My Life In Books

Inspired by a post on At Home With Mrs M…

Earliest Memories

Cooking with Mother (Early learning)

I’ve no idea how many things we made out of this book but we always cooked with my Mam and Nana.  My own daughter now has the cooking bug too.

Age 7

The Wizard of Oz (Puffin Classics)

I know I was seven when I read The Wizard of Oz as it was a pilot scheme for Shared Reading and I read this with a little help from my Mam.  I was so please with myself for reading a big book!  It also happens to be one of my favourite films.

Summer Holidays

Gnomes Deluxe Collector's Edition

Me and my sister were often dragged to the local library by my Dad who is an avid reader.  I remember reading this one summer holiday and being fascinated by the life of Gnomes!  I also remember his car alarm (that he’d fitted himself probably with help from a library book) went off in the car park one time and he couldn’t switch it off.

Mid Teens

Four Past Midnight

My friends clubbed together to buy me this book as a birthday present and it was my first introduction to Stephen King and I loved it.  I’ve read quite a lot of Stephen King’s work since so I must have enjoyed it even though I can only remember one of the stories now.

The next two strangely go hand in hand…

The Silmarillion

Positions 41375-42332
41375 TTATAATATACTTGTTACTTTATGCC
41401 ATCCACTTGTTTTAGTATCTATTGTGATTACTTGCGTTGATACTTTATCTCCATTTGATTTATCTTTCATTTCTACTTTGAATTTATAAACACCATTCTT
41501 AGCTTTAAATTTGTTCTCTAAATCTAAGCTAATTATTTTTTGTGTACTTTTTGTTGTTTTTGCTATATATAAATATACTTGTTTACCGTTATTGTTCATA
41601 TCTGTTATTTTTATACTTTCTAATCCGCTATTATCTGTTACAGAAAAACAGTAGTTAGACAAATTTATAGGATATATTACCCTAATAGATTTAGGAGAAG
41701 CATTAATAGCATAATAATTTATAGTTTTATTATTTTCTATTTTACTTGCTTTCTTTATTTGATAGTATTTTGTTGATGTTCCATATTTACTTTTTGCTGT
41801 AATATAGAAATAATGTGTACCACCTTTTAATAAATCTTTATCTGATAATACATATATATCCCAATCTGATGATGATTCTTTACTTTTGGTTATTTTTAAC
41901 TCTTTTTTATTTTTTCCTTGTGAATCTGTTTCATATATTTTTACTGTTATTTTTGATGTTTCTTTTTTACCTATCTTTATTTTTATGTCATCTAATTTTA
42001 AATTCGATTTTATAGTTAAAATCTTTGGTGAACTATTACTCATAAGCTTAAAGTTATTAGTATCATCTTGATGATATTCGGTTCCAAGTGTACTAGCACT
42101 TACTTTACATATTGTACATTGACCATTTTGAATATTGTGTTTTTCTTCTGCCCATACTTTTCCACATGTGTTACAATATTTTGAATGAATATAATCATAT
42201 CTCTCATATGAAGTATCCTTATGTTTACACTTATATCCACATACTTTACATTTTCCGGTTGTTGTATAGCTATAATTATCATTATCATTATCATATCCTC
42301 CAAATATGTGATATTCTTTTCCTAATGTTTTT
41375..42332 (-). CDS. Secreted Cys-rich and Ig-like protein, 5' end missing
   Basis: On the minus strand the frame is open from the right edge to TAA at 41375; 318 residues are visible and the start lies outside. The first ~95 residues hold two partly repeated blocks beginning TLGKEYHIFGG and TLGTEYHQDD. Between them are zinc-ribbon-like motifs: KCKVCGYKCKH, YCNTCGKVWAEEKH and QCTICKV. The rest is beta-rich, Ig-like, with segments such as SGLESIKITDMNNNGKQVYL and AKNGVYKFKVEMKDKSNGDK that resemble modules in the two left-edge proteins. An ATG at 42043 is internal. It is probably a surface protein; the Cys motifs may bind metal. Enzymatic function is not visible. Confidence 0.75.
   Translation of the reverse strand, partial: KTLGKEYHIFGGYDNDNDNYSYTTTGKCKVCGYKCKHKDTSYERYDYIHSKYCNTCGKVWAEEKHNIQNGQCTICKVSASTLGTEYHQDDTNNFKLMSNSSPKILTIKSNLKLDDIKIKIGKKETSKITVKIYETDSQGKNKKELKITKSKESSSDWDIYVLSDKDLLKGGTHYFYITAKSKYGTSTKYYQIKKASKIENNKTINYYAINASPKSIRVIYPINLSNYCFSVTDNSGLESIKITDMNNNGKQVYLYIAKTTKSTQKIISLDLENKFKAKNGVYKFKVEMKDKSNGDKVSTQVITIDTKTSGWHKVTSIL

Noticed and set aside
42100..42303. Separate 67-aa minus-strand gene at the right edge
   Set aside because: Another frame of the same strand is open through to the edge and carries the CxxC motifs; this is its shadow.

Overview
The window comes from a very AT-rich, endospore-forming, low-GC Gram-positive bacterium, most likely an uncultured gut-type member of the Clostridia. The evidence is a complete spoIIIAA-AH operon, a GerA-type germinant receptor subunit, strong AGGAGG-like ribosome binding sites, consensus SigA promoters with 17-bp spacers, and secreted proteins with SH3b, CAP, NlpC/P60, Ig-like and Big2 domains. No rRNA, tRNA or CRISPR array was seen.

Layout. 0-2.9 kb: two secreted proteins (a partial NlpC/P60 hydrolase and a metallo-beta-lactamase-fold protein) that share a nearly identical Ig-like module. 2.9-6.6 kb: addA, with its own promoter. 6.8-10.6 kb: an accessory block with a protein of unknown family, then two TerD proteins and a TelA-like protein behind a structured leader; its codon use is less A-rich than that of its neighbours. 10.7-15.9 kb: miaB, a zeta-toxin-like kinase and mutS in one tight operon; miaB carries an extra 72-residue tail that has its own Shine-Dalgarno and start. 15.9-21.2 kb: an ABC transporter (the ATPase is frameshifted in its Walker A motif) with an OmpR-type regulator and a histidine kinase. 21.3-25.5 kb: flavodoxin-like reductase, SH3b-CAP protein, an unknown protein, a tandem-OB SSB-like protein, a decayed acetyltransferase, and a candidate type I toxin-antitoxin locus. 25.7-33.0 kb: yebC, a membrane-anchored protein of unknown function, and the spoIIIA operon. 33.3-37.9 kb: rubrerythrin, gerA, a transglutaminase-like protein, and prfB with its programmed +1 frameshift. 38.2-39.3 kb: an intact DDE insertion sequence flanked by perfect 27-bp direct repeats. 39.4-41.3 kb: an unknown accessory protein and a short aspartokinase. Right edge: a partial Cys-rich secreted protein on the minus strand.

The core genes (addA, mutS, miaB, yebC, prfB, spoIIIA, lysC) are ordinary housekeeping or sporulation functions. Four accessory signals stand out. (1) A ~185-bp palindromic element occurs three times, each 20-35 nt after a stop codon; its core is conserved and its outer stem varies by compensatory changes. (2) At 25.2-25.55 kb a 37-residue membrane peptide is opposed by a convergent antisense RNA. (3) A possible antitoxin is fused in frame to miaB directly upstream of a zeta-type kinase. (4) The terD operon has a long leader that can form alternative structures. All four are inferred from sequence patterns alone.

This was hanging around at home when I was asked to choose a book for my GCSE English Literature course work.  I was told by my teacher that I’d find it too tough so of course that made me more determined to read it.  In hindsight I wish I’d chosen an easier book.  One reviewer on Amazon describes is as being Genesis in the Bible but with Elven names.  My husband finally persuaded me to read The Hobbit and then The Lord Of The Rings Trilogy many many years later and I was quite surprised that I ‘knew’ the background but it is a tough read.

Great Expectations

A supply teacher stood in one day and asked us to pick up Great Expectations and whereas most of my classmates found it thoroughly boring I loved it!  I still love Dickens now.  I think he’s an amazing and descriptive writer, and funny at times too.  Most people I’ve spoken to find him terribly depressing but I’ve never found that even with the often depressing situations his characters are born into.

Early Twenties

Crime and Punishment (Wordsworth Classics)

I had a break from reading fiction while I was at university but began reading ‘the classics’ when I started in my first job.  There were some I really didn’t enjoy – Don Quixote I’m looking at you!  I did enjoy that phase of my reading though and Crime and Punishment sticks in my mind as being an utterly brilliant piece of literature.  I did however lend my copy to a friend who admitted he just couldn’t get past the first chapter so it’s horses for courses I suppose.

Late Twenties

War and Peace (Wordsworth Classics)

After Crime and Punishment I presumed War and Peace would be a doddle.  Do you know how many times I’ve pick this up and just never been able to get into it?  I even tried another of Tolstoy’s books (Anna Karenina) to see if it was him or me… it seems to be me.  It’s actually gone onto my Bucket List now.

Now

Orchids on Your Budget: or Live Smartly on What You Have

I’ve written about this book before and it’s almost a self-help book for readjusting your expectations to your pay packet.

Well, my Life in Books looks quite heavy going doesn’t it?  I do read lighter novels but they tend to not have been as thought provoking obviously!

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